Disclaimer – I love Malaysia. I wouldn’t have committed to being here for 2 years if I didn’t, but every now and then certain things remind you that it’s not all a bed of roses – and there’s nothing wrong with getting it out of the system. The last week or so has been bitter sweet so I feel like having a bit of a pop at my adopted home.
I lost my phone a week ago at a chic little mountain eco-resort called the Dusun. With logical but circumstantial proof I concluded that the staff simply did not hand it in, despite my checking with the owner. It’s a real shame, but I won’t be back. This weekend just gone, the Wife and I spent 4 days in the honeymooner’s isle of Langkawi for our 3rd anniversary. Much of the experience was wonderful – the company, cocktails and stunning meal at the Bon Ton especially – but a lot of the time I felt frustrated, annoyed and disappointed in Langkawi. Again, I would be reluctant to return.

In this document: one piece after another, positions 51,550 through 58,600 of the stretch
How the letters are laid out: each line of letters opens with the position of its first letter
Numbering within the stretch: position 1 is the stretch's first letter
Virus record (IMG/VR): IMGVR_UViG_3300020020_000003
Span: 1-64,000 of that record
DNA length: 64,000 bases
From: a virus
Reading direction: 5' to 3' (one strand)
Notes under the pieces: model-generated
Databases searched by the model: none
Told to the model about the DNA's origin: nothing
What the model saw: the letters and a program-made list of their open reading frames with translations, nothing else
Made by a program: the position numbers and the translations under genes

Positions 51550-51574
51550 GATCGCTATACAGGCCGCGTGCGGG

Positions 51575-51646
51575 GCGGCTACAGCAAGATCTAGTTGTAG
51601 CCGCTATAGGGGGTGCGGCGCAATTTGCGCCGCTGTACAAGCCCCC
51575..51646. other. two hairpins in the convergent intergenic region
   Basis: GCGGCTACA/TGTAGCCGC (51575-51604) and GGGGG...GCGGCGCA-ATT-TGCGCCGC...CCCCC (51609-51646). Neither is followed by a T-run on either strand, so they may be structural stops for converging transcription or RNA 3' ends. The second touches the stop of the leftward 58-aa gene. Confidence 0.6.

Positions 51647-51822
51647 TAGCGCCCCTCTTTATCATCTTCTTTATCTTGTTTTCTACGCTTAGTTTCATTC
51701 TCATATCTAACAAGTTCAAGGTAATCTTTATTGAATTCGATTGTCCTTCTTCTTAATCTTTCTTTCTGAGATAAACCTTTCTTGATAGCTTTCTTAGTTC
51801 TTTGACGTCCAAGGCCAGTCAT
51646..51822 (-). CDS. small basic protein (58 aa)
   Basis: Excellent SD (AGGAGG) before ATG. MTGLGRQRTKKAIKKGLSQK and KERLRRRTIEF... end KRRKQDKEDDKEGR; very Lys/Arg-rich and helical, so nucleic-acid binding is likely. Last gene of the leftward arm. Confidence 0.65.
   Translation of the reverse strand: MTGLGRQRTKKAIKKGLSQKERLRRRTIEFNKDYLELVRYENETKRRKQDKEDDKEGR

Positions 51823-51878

Having reflected on my week, I was reminded of an old school-friend (writing as National Romantic) who lives in Finland. He wrote a delightful and thoughtful note to me a few months back – about the ups and downs of living abroad – and it has once again struck a chord. I connected immediately to how he was feeling about his adopted country. As if to highlight cross-cultural differences, I am reading a book recommended by my Dad entitled Japan’s Cultural Code Words by Boye Lafayette de Mente. Using Japanese cultural history, the author describes in detail the apparently invisible behaviours deployed consciously or unconsciously by the Japanese, and experienced by Westeners doing business in Japan. For me the interest in what he says lies in the fact that being half-Japanese I recognise many of these behaviours in myself. Read the rest of this entry